The fundraiser is still on for the majority of two more weeks, so let’s see where this can go! Thank you to everybody who has donated so far!

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If you’ve been REALLY out of the loop, last weekend a highly destructive super typhoon (Haiyan) smashed into the central Philippines, taking an estimated 2,500 people and countless buildings with it. So bad was this typhoon that when it passed the Philippines and then proceeded to bother Vietnam, it was still a highly dangerous natural disaster. And it was one of the worst natural disasters ever – people are still debating whether it was record-setting.

As I noted in my last post, I have a girlfriend in the Philippines, on the island of Samar, one of the hardest hit locations. After a very hard period of not hearing from her for days (it took days for communication to be repaired, and power has still yet to return as of November 14th), I heard that her family’s house got beaten up by the storm, as many others in the country have also experienced. Understandably, finances are a bit tight for them right now. The father is working abroad, and then there is a mother (duh), my girlfriend, and her sister and brother. Two of them attend college presently, my girlfriend and her brother. They’ve been able to live in a part of their house that remains intact. They’ve also been able to store up some food, but when that runs out, they’ll have higher food prices to deal with.

DSC_1047 (1)
Their house after the storm.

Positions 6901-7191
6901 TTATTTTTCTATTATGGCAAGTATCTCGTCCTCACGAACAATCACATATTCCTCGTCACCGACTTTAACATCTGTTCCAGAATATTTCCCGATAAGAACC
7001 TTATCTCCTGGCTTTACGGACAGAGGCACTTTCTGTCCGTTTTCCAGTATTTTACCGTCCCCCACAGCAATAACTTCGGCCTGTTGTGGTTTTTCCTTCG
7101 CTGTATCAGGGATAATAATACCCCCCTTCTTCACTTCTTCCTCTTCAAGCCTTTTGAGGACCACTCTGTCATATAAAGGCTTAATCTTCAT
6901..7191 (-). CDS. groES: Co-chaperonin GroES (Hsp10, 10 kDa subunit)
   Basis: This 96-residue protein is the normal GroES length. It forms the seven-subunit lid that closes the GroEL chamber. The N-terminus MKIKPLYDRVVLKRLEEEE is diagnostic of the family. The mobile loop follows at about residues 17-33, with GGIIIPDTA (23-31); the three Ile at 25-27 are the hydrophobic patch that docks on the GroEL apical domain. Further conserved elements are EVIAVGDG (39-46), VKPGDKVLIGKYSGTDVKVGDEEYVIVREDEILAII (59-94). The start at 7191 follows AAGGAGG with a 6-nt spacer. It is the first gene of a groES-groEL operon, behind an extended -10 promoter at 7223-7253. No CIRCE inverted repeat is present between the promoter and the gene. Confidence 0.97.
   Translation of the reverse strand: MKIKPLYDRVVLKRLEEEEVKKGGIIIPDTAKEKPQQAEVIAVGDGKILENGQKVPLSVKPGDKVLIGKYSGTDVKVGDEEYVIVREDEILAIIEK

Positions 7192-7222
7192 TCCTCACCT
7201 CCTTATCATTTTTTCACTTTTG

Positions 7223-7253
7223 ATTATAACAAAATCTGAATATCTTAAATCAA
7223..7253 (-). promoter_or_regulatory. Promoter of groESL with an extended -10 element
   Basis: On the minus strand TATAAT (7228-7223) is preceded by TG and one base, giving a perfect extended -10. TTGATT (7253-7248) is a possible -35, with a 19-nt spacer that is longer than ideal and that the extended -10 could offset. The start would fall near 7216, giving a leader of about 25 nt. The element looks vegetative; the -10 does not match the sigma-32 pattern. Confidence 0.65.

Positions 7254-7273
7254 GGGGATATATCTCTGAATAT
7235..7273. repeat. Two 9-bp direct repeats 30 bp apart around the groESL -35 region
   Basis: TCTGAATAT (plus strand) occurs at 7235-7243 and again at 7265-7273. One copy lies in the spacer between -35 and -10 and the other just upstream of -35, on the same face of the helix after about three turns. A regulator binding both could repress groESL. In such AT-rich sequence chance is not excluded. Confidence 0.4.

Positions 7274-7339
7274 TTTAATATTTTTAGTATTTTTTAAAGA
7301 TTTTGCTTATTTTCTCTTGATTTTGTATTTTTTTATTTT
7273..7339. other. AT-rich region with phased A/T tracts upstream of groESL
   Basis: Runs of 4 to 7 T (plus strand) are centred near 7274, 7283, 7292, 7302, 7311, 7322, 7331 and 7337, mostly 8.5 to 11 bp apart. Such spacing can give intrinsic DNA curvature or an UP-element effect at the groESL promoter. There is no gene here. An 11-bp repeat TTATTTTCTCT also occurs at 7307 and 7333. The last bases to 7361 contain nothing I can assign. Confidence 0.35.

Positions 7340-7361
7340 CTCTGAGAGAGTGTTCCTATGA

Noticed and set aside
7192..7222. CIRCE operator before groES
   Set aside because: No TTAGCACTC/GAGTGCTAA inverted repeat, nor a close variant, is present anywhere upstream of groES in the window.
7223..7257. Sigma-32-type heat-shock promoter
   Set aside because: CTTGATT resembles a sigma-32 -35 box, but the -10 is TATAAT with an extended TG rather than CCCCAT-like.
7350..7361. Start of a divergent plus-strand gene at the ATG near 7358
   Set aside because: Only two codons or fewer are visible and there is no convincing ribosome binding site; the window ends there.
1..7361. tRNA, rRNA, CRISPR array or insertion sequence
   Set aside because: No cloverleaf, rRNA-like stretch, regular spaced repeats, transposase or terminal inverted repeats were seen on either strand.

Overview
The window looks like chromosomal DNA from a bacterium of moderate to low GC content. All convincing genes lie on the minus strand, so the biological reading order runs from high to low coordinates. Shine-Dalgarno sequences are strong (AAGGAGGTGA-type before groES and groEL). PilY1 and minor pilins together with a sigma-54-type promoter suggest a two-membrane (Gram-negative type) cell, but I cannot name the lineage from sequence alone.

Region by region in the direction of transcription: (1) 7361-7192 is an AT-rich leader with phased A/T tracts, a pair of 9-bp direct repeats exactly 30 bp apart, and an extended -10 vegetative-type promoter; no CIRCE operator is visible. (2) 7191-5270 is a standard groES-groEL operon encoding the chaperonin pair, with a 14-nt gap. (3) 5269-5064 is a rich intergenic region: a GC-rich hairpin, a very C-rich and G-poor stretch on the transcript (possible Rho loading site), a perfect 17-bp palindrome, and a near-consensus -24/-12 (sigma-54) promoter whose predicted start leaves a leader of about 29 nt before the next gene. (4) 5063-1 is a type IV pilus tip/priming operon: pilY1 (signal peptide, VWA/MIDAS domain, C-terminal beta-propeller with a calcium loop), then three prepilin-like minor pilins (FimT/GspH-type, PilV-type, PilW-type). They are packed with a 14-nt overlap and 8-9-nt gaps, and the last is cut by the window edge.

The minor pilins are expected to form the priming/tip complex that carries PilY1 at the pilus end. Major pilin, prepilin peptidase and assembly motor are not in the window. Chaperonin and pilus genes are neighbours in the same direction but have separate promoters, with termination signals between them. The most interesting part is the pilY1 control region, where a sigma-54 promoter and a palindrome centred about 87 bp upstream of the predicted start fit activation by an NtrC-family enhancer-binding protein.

On an island-wide scale, electricity still hasn’t returned to the area they live. Food is scarce, and people are in disarray. Prisoners have escaped their confinement, women are being raped, and many people are evacuating the area (all things my girlfriend told me). Even after the typhoon has left, safety is still a big concern. They’ve been able to live in a part of their house that remains intact. They’ve also been able to store up some food, but when that runs out, they’ll have higher food prices to deal with.

This is where we come in. Me, and you, the reader. I am organizing a donation drive for this family. While the big push will end Dec. 9th, I will also accept donations that trickle in afterwards for a time, and send those off at a later date (if I get them).

So… how can you trust me? Fair question. My last blog post, which was written more than a month ago, mentioned my girlfriend. I’ve shared news on the typhoon pretty extensively on Twitter (starting Nov. 7th) during the three or so days when I didn’t know whether my girlfriend was safe or not. I diverted ad revenue from some of my games to charities that would help the Philippines. And I have a little link to how you can help the country in general on the main page of the site, where it will continue to be for some time, probably. Also, I will share a screenshot of the donation on/shortly after Dec. 9th, as well as the one afterwards.

Remember, every donation, no matter how small, can help. Since the Philippines is not a fully developed country, donations can conceivably stretch to be a bit more useful than they can here (in the U.S.)

Then, the next question is how you can help? Well…

(A paypal donate button used to go here – the fundraiser is over now. If you still wish to help the Philippines, there are plenty of opportunities to do so)

You can donate securely through Paypal, which takes pretty much any major credit card. OR if you know me in person, you can give me the donation that way because you won’t have to pay any Paypal fees (30 cents a transaction + 2.9% of the donation, so $3.20 for $100 dollars. Even for donations :\ ). Paypal will convert between currencies, so if you happen to be international, just use Google to convert your currency into USD and donate that. I haven’t really used paypal for myself in a while, so if I see money randomly pop up in there I will immediately know what it’s for.

I also have a page running for the next 2+ weeks at Fundraise.com. If you’re here, I recommend NOT using this if possible, because Fundraise takes a small cut of money donated through them. Use PayPal instead, or donate in person if you know me in real life. But if you really are curious: https://www.fundraise.com/brian-orchosky/help-the-deirit-family